outside the Church, slowly to gain strength. On all sides, in every field, men were making discoveries which caused the general theological view to appear more and more inadequate.
In the first half of the seventeenth century Descartes seemed about to take for a time the leadership of human thought; his theories, however superseded now, gave a great impulse to investigation then. His genius in promoting an evolution doctrine as regarded the mechanical formation of the solar system was great, and his mode of thought strengthened the current of evolutionary doctrine generally; but his constant dread of persecution, both from Catholics and Protestants, led him steadily to veil his thoughts and even to suppress them. He had watched the Galileo struggle in all its stages; he had seen his own books condemned by university after university under the direction of theologians, and placed upon the index of prohibited books. Although he gave new and striking arguments to prove the existence of God, and humbled himself before the Jesuits, he was condemned by Catholics and Protestants alike; since Roger Bacon, perhaps, no great thinker had been so completely abased by theological oppression.
Near the close of the same century another great thinker, Leibnitz, though not propounding any full doctrine on evolution, gave it an impulse by suggesting a view contrary to the sacrosanct belief in the immutability of species—that is, to the pious doctrine that every species in the animal kingdom now exists as it left the hands of the Creator, the naming process by Adam, and the door of Noah's ark.
His punishment at the hands of the Church came a few years later, when, in 1712, the Jesuits defeated his attempt to found an Academy of Science at Vienna; the imperial authorities covered him with honors, but the priests—ruling in the confessionals and pulpits—would not allow him the privilege of aiding his fellowmen to ascertain God's truths revealed in Nature.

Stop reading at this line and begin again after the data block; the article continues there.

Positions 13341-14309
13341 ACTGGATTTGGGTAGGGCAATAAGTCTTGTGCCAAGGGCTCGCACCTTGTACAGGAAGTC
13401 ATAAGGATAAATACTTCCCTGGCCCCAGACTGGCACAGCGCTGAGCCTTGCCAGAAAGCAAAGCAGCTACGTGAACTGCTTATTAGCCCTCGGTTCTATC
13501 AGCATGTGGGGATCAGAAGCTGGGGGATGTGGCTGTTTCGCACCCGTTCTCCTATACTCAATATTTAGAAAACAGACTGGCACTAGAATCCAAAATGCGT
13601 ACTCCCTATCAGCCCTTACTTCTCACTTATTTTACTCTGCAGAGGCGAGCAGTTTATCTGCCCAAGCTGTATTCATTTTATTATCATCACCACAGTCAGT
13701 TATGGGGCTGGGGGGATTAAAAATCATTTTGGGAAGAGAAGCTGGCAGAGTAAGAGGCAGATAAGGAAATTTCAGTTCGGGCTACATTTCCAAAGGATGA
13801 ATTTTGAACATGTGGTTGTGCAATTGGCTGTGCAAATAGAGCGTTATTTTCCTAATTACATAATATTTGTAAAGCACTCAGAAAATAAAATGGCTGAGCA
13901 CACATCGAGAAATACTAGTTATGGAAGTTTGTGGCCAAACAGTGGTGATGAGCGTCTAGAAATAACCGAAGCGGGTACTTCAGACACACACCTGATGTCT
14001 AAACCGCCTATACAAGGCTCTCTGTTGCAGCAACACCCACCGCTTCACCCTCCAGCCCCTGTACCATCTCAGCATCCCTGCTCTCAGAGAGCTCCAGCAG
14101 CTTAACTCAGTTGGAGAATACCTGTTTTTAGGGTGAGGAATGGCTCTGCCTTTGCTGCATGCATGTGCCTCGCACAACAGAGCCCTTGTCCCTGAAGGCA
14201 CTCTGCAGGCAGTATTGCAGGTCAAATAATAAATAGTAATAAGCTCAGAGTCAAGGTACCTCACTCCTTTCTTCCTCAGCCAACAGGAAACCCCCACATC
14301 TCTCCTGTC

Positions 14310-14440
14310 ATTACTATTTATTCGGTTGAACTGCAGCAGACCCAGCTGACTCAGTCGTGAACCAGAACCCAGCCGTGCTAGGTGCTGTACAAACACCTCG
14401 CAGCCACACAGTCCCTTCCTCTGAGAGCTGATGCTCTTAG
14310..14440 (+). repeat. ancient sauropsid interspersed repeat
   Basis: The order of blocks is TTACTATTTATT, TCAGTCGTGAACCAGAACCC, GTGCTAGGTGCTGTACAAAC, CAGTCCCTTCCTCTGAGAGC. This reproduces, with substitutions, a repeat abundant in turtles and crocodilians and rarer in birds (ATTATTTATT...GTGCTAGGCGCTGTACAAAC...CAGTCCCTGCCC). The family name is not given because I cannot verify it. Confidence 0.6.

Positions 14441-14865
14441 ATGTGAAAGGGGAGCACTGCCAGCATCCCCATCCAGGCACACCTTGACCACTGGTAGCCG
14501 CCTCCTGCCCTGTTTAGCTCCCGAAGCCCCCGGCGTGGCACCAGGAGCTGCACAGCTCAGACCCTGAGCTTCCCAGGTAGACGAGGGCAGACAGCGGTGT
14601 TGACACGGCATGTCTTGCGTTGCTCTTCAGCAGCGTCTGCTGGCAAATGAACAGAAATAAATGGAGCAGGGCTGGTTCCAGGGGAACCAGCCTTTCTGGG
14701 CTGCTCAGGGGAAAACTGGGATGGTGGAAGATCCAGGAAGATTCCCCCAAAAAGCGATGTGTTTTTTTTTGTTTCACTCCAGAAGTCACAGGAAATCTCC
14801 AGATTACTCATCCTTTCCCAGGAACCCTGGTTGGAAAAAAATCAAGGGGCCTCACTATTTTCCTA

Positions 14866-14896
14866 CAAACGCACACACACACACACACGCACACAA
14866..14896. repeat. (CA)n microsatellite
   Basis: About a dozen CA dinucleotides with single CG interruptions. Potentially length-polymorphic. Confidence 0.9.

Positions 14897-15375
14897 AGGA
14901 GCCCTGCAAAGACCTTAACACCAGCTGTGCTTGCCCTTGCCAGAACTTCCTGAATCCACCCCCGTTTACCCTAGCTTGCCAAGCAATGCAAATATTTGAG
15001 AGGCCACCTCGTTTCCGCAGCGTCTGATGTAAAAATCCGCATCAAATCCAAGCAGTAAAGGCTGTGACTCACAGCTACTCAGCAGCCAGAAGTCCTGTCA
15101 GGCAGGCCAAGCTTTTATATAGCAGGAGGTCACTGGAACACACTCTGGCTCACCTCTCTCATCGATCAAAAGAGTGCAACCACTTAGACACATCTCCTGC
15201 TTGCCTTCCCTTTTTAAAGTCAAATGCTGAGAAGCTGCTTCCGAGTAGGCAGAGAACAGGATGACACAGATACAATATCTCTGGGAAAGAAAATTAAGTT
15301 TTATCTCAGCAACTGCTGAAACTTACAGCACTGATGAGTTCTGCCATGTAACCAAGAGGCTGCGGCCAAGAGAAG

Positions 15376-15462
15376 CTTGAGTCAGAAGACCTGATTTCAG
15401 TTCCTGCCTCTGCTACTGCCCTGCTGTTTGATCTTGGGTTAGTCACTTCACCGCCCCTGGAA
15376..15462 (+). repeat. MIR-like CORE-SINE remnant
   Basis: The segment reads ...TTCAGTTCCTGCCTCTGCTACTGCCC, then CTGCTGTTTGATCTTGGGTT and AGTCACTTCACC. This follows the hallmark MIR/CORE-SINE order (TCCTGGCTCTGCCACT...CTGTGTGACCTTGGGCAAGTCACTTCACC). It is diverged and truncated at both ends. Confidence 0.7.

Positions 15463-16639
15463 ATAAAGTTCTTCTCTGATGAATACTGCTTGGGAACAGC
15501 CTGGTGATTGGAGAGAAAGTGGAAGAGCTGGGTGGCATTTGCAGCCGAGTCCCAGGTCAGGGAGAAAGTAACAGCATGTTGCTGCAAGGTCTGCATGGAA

A few years after Leibnitz's death came in France a thinker in natural science of much less influence, but who made a decided step forward.
Early in the eighteenth century Benoist de Maillet, a man of the world, but a wide observer and close thinker upon Nature, began meditating especially upon the origin of animal forms, and was led into the idea of the transformation of species and so into a theory of evolution, which in some important respects anticipated modern ideas. He definitely conceived the production of existing species by the modification of their predecessors, and he plainly accepted one of the fundamental maxims of modern geology—that the structure of the globe must be studied in the light of the present course of Nature.